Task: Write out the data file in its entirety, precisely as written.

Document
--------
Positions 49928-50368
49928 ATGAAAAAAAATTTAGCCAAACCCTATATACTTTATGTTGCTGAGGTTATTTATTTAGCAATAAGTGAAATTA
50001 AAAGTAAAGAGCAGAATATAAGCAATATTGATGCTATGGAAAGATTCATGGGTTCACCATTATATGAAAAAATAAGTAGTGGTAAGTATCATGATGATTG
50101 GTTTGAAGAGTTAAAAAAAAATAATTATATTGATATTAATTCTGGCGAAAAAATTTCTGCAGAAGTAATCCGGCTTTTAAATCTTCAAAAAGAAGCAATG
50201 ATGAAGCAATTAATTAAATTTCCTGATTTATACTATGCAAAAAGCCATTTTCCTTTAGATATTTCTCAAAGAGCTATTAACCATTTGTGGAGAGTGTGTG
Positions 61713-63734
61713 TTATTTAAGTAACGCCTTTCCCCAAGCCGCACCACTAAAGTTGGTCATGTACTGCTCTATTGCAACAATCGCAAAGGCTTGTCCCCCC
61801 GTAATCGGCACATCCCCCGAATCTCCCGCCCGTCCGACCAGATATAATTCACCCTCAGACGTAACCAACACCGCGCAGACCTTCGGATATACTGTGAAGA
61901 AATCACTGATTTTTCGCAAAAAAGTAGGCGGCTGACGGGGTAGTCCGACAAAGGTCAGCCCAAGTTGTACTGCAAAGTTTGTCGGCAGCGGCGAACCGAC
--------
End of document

Positions 49928-50368
49928 ATGAAAAAAAATTTAGCCAAACCCTATATACTTTATGTTGCTGAGGTTATTTATTTAGCAATAAGTGAAATTA
50001 AAAGTAAAGAGCAGAATATAAGCAATATTGATGCTATGGAAAGATTCATGGGTTCACCATTATATGAAAAAATAAGTAGTGGTAAGTATCATGATGATTG
50101 GTTTGAAGAGTTAAAAAAAAATAATTATATTGATATTAATTCTGGCGAAAAAATTTCTGCAGAAGTAATCCGGCTTTTAAATCTTCAAAAAGAAGCAATG
50201 ATGAAGCAATTAATTAAATTTCCTGATTTATACTATGCAAAAAGCCATTTTCCTTTAGATATTTCTCAAAGAGCTATTAACCATTTGTGGAGAGTGTGTG
Positions 61713-63734
61713 TTATTTAAGTAACGCCTTTCCCCAAGCCGCACCACTAAAGTTGGTCATGTACTGCTCTATTGCAACAATCGCAAAGGCTTGTCCCCCC
61801 GTAATCGGCACATCCCCCGAATCTCCCGCCCGTCCGACCAGATATAATTCACCCTCAGACGTAACCAACACCGCGCAGACCTTCGGATATACTGTGAAGA
61901 AATCACTGATTTTTCGCAAAAAAGTAGGCGGCTGACGGGGTAGTCCGACAAAGGTCAGCCCAAGTTGTACTGCAAAGTTTGTCGGCAGCGGCGAACCGAC